« Back to bibliography

Woodard, Josef, Art Review, Scene, The Santa Barbara News Press, March 21, 2008

Woodard, Josef, Art Review, Scene, The Santa Barbara News Press, March 21, 2008


ART REVIEW:  By the sea, in the city - Santa Barbara-born, -raised painter Roy Fowler demonstrates an attachment to the beachside culture of his youth.

Santa Barbara and New York meet, culturally and in historical fact, in the art of Roy Fowler, now on view at Patty Look Lewis. A mid-career painter based in New York City, Fowler was born in Santa Barbara in 1952, was raised here and studied art at UCSB before heeding the eastward call in 1976.

That much of the story is a matter of record. But, in various ways, at the risk of massaging geographical generalities and stereotypes, Fowler’s art seems to contain truths from the experience of both locales. The Santa Barbara stamp is easy enough to identify, in his intriguing series of paintings based solely on waves and seashells, while a New York state of artistic mindset is evident in the detachment and encoded stylistic imprint he brings to the beachside iconography.

Beyond the beach, and deeper in the heart of the Santa Barbara experience, Fowler shows a piece called “Coronado”, which will pique the interest of any local with butterflies on the brain. With this large painting, given the title of the Goleta road that runs through the suburbs to the Monarch Butterfly Reserve next to the Ellwood Bluffs, Fowler creates a semi-abstracted impression of the scene. Somehow, inhis breezy, Raoul Dufy-like way, Fowler deploys his gentle splash and swirl of colors to evoke the experience of that place. For those as-yet unfamiliar with the site, the piece speaks its own language.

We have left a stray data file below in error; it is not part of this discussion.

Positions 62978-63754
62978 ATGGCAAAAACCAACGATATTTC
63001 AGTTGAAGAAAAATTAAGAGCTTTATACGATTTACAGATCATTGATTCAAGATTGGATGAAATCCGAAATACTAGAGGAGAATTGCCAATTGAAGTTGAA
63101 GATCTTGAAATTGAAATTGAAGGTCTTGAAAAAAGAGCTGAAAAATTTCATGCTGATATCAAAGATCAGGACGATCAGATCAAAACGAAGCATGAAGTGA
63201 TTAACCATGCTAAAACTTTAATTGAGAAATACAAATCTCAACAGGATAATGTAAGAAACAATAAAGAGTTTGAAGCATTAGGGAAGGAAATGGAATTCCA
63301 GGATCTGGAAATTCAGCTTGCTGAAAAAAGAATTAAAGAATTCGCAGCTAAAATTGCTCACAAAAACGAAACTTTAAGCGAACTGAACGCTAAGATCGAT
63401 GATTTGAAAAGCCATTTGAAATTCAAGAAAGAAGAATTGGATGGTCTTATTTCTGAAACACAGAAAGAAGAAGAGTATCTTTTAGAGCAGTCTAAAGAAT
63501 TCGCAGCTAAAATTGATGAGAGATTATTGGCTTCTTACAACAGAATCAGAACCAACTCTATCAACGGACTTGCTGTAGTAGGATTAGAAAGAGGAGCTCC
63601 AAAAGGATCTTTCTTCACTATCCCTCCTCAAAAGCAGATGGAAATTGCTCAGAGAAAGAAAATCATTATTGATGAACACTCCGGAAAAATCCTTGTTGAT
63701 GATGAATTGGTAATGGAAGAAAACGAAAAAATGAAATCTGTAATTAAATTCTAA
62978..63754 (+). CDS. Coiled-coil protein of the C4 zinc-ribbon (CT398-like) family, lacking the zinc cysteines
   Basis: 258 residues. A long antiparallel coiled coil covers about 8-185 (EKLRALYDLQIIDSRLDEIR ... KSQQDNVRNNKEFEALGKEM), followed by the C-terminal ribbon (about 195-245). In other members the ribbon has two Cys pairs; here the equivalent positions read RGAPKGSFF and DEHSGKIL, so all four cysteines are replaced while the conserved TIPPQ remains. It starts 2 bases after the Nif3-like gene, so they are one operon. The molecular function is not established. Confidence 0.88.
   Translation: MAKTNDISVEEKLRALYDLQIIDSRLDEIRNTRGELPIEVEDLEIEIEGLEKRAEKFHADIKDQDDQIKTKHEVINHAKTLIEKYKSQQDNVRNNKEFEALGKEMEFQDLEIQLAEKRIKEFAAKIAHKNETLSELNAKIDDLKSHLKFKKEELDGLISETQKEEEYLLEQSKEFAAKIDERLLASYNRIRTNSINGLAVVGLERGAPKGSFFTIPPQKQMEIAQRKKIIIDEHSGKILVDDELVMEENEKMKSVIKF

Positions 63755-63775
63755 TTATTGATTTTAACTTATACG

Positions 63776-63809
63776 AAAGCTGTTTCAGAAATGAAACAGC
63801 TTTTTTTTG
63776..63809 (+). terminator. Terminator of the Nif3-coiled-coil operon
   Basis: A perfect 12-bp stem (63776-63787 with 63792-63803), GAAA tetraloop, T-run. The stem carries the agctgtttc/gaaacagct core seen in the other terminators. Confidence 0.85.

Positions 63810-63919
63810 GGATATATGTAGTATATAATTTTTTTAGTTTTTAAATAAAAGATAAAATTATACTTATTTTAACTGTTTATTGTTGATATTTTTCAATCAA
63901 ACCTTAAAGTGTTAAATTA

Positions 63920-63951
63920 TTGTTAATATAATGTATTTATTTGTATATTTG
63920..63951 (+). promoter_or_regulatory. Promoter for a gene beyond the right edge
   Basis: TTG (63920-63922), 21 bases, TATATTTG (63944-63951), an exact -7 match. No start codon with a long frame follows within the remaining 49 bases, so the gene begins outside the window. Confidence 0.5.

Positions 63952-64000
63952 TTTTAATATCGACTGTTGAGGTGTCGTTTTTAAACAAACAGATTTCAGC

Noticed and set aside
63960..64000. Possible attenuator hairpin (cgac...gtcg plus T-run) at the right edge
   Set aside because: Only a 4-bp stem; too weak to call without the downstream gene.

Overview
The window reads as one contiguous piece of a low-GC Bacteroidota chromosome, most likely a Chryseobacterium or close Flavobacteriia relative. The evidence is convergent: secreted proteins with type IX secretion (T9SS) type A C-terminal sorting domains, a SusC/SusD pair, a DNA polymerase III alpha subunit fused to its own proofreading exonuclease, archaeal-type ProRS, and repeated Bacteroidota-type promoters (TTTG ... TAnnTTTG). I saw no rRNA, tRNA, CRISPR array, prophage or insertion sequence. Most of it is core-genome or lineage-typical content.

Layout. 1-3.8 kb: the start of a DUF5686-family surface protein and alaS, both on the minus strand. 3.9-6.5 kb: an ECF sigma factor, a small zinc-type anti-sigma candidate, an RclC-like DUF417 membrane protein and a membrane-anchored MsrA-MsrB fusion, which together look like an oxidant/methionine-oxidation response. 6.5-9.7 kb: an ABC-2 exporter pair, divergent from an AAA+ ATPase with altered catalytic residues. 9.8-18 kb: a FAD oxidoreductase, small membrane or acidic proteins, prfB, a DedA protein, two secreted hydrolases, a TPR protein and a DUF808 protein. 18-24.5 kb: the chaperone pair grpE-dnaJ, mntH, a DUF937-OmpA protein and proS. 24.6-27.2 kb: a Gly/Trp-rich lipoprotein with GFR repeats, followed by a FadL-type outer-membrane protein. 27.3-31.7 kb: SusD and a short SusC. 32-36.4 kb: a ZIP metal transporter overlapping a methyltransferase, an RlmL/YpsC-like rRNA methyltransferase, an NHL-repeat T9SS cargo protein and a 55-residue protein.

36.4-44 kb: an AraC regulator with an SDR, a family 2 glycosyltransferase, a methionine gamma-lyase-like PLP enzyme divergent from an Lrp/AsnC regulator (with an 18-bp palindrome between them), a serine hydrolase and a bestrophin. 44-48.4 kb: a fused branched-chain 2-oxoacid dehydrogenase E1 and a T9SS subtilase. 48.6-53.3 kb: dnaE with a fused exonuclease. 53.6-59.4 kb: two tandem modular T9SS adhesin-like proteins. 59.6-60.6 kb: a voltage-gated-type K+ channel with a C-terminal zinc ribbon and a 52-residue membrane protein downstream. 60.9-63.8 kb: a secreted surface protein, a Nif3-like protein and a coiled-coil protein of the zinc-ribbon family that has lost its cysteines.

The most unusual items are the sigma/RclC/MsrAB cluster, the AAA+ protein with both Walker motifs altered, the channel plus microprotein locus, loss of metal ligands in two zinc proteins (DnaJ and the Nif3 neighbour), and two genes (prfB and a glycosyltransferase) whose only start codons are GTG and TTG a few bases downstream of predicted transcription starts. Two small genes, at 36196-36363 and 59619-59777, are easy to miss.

Fowler also finds a personal voice in in his blending of painterly approaches. He explains that he often starts with watercolor, and either finishes there or brings that fluid medium into his practice of working with oils. We can see that transformation in the contrast of wave studies in both watercolor and oil on canvas -- but with a cool translucency akin to watercolor.

These larger wave paintings contain some of the sense of the surfer’s fetish with the break and shape of cresting waves and the almost mystical, cyclical force of nature attached to waves. But the works are also informed by the painter’s careful mixture of minimalist’s gestures and studies in patterning and visual energies within the picture frame.

More beachcombing and cultural reprogramming takes place in Fowler’s shell studies, with several specimens placed within individual compositions, hinting at a collector’s zeal. But again, the artist errs on the side of sparing detail in his depiction of natural artifacts other artists might apply fussy realist attention to.

With his alluring art, Fowler has ulterior expressive motives going beneath the cool, spartan surfaces. He’s exploring patterns, balances of space and light, and the challenge of a serious painter’s response to both the concrete (and natural) world and interior aesthetic urgings.